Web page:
By Elliott Kalb
When I got this book, my expectations weren't too high, I was pleasantly surprised.
Kalb lists his methods for ranking players in the introduction, using measuring sticks such as MVPs, Championships, All-Star appearances, first and second-team All-NBA honors, outside opinions, and to break ties, he takes big over small, new over old, and winners over losers. He also places heavy value on how well a player peaked versus how he played over the long run (which gives the nod to a guy like Bill Walton over Robert Parish).
A few of the impressive qualities of the book is that he gives older players their due, such as Bob Pettit, Dolph Schayes, Bob Cousy, Sam Jones, George Mikan. He doesn't overlook their accomplishments and their contributions, going so far as to rate Pettit over every forward except Bird and Tim Duncan. In addition, while respect is given to the pioneers, youth is served, as players such as Kobe Bryant, Allen Iverson, Tracy McGrady, Tim Duncan, and Kevin Garnett are also featured.
Kalb convinced me to re-think a few of my own rankings. I still stick to my guns on Oscar Robertson being the greatest guard of all-time, but thanks to Kalb, I moved Bob Cousy ahead of Isiah Thomas and John Stockton among point guards, because he did dominate his era far more than the latter did in theirs. I have also reconsidered how I rate Rick Barry, Bill Walton, and a few other players.
As a breath of fresh air from most books and articles, he mentions things the mass media intentionally overlook: such as Karl Malone's big game chokes (he cites them one by one), Dennis Rodman's contribution to the 1996-98 Chicago Bulls; Michael Jordan's 3 consecutive losing seasons and his 1-9 playoff record before Scottie Pippen, and how Scottie Pippen put up his finest seasons in Jordan's absence. His statistical research is immense and impressive, listing such obscure stats as the oldest players to average 30 ppg, as well as the youngest.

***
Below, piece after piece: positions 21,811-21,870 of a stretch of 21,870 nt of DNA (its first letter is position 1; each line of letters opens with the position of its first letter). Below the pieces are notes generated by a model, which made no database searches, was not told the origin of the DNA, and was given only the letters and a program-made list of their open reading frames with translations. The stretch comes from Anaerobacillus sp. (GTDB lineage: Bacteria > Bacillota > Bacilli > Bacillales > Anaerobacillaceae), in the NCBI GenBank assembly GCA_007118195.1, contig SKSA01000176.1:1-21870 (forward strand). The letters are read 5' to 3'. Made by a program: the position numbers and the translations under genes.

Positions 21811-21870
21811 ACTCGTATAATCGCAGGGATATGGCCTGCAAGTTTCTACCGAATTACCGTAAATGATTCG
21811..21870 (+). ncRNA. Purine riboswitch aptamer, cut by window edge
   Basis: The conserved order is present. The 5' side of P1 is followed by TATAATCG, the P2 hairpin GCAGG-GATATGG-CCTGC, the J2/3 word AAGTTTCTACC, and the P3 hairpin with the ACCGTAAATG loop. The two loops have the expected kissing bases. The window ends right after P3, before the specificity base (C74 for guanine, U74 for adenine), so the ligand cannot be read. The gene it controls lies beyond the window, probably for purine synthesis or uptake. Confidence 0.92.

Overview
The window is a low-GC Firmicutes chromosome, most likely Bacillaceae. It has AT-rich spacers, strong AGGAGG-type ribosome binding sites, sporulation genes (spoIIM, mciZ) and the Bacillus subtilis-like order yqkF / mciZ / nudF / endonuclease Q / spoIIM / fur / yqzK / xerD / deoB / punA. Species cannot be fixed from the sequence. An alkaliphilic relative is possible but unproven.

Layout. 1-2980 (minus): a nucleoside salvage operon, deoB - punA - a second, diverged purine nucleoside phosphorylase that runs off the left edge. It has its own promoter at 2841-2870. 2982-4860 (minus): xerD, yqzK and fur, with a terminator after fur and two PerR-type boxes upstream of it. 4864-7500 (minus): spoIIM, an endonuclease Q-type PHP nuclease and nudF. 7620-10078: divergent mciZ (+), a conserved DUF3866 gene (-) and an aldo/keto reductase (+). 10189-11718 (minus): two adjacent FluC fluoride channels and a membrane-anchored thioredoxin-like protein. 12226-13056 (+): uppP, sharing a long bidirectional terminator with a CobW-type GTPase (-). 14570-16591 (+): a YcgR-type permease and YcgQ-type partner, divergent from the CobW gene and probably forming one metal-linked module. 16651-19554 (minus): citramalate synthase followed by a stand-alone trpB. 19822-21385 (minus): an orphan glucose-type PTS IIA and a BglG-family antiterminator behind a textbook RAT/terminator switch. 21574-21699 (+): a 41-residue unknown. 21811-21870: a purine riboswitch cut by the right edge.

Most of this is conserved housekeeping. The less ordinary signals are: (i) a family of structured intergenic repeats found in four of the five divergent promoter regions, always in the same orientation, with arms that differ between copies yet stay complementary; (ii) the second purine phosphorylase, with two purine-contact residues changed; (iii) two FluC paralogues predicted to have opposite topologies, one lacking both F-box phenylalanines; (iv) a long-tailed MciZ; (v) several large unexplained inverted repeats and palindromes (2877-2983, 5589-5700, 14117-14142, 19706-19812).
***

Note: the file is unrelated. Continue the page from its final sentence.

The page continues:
Along with covering detailed statistical parts of their games, he will compare a given player to some contemporaries, asking people from a panel, so that you can get outside opinions. He also compares players to non-NBA contemporaries. Sometimes this works - Bill Russell and Joe DiMaggio was insightful - and sometimes it does not - Charles Barkley and Elvis was a bit cornball.
He also remembers things like Allen Iverson's incredible run in 2001 (whereas most writers forget the guy who finishes #2), and he takes into consideration how players didn't vote for Rick Barry due to personal dislikes, rather than on-court talent.
The big letdown comes with statistics. It's like jump shooting: you live by it and you die by it. They never tell the entire story. For instance, it is hard to gauge defense, before 1974, when blocks and steals were not recorded, and even when they were recorded, they never tell the entire story (Joe Dumars and Dennis Rodman didn't amass great totals in either category). With that in mind, it seems like when in doubt, offensive players were given more honor than defensive players, placing some questionable offensive-minded players to fill out the list, when the argument supporting them appears to fly in the face of his standards for comparing players. Let me expound.
While some defensive players got their due (Bill Russell #3, Dennis Rodman #30), there were some questionable people who got on the list who were lousy defensive players, or fair, at best, such as Pete Maravich (#47), Dominique Wilkins (#49), and Bob McAdoo (#44) while guys like Dave Debusschere and Nate Thurmond were left off. There is a chapter in the back explaining while some players were left off, but I thought the explanations were lacking. In all fairness, though, if every argument - pro and con - were carried out to the fullest detail, this would be an encyclopedia, instead of a book, and who is going to pay for a 50-volume set of books? But I will cite what I thought were a few inconsistencies: